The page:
An Infrastructure Penetration Test is one of the best ways to discover weaknesses, vulnerabilities, misconfigurations, and threats located within your infrastructure. To conduct a Penetration Test, highly skilled engineers utilize the same tactics, techniques, and procedures as real-world attackers in a safe and controlled manner. The difference between a real attack and a penetration test is the manner in which it is conducted. Utilizing a predefined scope and rules of engagement, engineers securely conduct tests without harming your environment and while providing an accurate picture of an attack. Utilizing these findings, your organization can discover operational deficiencies.

Why Test?

High-profile security breaches occur at an alarming rate every day. If you spend anytime monitoring information security news, you know this is not a new trend. As malicious actors develop new and increasingly sophisticated attacks, the need for effective defenses grows.

Traditionally, items such as firewalls, anti-virus software, and an educated work force was considered the best defense in keeping your organization safe and secure. Today’s businesses require a much more layered approach to security. Next Generation Firewalls, Anti-Virus software, and Continuous User Training is just the beginning of maintaining a security posture. Conducting tests against those products to ensure effectiveness is integral to your security.

When to Test?

Determining when to conduct penetration testing varies greatly from industry to industry. You might have certain regulations and compliance standards to meet, each with their own required guidelines. For most organizations, though, this is not the case. Best practices suggest conducting infrastructure penetration testing at least annually. Also, here’s is a list of events which could trigger a need for testing:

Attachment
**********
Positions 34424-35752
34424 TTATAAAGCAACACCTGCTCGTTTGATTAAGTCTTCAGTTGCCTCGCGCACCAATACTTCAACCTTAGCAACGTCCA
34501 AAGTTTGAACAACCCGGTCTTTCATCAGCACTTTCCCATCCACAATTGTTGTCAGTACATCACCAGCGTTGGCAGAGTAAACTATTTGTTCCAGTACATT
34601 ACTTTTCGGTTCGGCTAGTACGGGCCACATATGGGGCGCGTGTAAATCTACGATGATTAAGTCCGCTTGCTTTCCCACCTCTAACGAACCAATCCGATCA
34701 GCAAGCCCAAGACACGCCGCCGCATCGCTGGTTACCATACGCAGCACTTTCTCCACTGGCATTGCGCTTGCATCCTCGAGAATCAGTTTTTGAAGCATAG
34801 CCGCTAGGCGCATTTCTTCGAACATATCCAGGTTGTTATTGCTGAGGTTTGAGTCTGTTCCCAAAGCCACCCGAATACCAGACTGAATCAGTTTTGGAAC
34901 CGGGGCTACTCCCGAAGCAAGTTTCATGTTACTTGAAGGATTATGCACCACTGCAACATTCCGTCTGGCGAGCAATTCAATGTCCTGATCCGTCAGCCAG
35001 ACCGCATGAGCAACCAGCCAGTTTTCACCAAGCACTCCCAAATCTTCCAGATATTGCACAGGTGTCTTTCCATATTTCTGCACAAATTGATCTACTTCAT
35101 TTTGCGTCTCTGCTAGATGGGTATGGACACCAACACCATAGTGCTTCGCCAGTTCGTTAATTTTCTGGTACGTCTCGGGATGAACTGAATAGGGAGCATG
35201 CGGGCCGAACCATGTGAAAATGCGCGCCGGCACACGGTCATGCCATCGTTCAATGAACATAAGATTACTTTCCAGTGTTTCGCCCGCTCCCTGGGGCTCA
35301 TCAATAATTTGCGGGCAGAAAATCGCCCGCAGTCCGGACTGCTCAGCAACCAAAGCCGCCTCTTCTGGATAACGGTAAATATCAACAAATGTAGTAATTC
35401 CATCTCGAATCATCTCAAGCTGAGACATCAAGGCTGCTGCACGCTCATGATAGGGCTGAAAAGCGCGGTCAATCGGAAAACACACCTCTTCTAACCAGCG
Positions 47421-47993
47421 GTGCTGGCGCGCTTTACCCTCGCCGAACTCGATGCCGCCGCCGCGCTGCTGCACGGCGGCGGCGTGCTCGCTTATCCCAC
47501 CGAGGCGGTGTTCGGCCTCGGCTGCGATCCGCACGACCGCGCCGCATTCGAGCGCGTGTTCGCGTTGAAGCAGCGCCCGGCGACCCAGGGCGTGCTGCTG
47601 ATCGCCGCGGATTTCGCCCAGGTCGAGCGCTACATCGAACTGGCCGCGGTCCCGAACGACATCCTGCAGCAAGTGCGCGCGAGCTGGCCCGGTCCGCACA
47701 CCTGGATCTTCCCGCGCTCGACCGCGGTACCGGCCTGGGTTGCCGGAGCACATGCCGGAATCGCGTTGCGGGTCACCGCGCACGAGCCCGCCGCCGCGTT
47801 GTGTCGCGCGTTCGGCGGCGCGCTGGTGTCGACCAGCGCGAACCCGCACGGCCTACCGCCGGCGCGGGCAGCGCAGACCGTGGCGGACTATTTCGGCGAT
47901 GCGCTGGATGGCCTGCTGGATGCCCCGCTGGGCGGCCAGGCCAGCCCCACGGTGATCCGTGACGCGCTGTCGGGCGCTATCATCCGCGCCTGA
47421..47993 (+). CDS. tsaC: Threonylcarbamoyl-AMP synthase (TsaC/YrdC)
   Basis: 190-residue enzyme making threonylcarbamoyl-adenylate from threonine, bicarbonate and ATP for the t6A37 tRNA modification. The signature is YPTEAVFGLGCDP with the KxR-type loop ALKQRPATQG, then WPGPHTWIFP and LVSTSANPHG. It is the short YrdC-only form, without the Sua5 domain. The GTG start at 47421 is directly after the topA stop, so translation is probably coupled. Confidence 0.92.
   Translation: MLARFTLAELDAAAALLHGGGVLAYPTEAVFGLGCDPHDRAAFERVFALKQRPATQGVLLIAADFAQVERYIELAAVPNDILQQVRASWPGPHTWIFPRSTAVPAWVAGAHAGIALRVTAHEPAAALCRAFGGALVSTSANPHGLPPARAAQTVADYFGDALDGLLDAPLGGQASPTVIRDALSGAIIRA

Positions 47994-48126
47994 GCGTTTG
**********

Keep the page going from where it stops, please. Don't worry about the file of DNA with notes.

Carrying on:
• New Infrastructure Deployment
  • Change in Software Usage
  • Equipment Upgrades
  • Change in Firewall/IPS Rules
  • Migration to Cloud Services

Types of Test

There are three different types of Infrastructure Penetration Tests (Black Box, White Box, and Grey Box). The differentiator between tests lies in how much information is provided to the engineer prior to conducting the test. An explanation of each is below:

  • Black Box – In a Black Box Penetration Test, the engineer conducting the test receives zero information about the network or systems they are testing. This type of test best replicates an attacker who has no knowledge about the organization they’re attacking.
  • White Box – Prior to conducting a White Box Penetration Test, the engineer conducting the test receives full knowledge of the infrastructure from the client. This can include network maps, OS details, user information, and patching levels. A White Box Test, in most cases, generally represents an internal attacker.
  • Grey Box – With a Grey Box Penetration Test, the engineer conducting the test receives some information about the infrastructure. This can be represent an external attacker such as a contractor/vendor or an attacker who was able to gain some information about the organization.